The Purpose of the Ignition System
In order for your car to move, it depends on combustion in the engine's cylinders. Your engine and vehicle are started by thousands of little explosions. Fuel, compression, and a spark are all needed for combustion. You cannot start your vehicle or truck without that spark generated by the ignition system.
At a glance, the process that generates that spark may seem complex, but after we've gone through this information with you, you will have better working knowledge of how your engine starts.
The Types of Ignition Systems
Throughout automobile history, the majority of ignition systems have relied on a distributor to provide electricity to the appropriate cylinder at the appropriate time. Electronic sensors and the vehicle's computer, the engine control unit (or ECU), regulate the spark timing in more modern distributor-less or direct ignition systems, which do away with the mechanical distributor. The objective in both systems is to get the spark plugs to spark in the proper order and at the right time in order to maintain combustion running smoothly in each cylinder.
The direct ignition method is simple enough to understand if you believe that computers are boxes full of magic. The ECU receives information from electronic sensors regarding the crankshaft and camshaft position. This enables the ECU to decide when the ignition coils (which are powered by the battery) should provide power to the spark plugs. In these setups, the ignition coils may be placed directly on the valve cover plug, known as a coil-on-plug arrangement, or they may be ignition coil packs that transmit power to the spark plugs via spark plug wires.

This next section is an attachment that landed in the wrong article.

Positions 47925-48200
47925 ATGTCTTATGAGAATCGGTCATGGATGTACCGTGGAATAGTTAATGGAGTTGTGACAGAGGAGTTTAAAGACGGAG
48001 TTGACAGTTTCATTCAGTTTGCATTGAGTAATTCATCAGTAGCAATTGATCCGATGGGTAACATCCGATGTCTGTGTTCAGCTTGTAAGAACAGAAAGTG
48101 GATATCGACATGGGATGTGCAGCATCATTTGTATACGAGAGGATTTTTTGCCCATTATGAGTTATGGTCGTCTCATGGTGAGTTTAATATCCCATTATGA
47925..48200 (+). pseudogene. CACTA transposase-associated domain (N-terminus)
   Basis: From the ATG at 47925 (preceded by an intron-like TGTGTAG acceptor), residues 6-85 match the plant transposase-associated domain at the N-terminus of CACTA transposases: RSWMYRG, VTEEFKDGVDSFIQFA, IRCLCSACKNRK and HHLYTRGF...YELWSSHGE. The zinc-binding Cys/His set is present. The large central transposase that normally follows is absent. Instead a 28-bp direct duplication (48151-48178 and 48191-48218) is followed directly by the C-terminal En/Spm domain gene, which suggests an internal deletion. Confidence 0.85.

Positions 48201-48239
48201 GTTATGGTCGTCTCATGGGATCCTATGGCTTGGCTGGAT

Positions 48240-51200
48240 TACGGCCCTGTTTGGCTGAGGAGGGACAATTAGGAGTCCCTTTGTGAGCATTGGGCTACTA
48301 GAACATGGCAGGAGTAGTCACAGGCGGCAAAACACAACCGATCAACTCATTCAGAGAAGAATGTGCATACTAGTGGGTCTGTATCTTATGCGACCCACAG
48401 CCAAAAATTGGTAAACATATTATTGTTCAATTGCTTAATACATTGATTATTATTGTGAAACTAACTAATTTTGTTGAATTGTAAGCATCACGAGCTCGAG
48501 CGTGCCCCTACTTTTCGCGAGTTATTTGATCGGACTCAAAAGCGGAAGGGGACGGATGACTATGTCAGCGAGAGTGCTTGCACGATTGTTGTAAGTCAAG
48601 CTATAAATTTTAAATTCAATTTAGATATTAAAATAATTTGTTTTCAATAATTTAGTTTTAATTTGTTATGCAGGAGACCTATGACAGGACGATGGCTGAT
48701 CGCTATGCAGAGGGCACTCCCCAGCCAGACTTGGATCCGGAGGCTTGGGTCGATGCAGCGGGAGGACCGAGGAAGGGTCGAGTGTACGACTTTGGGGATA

How Mechanical Ignition Systems With Distributors Work
Mechanical ignition systems that utilize distributors, are a little more complex and have a few more parts. The easiest way to comprehend it is to go through each component starting with the battery and finishing with the spark plugs.
Here's a simplified rundown of the ignition system: The ignition coil receives low-voltage electricity from the battery. In timed pulses, the ignition coil transforms low voltage electricity into high voltage power. The distributor has a shaft that the camshaft rotates. Other distributor components move, causing the ignition coil to pulse and sending energy down each spark plug wire in sequence. Sparks are generated by the electricity travelling down the spark plug wires to the spark plugs. The sparks in the engine cylinders ignite the fuel and air.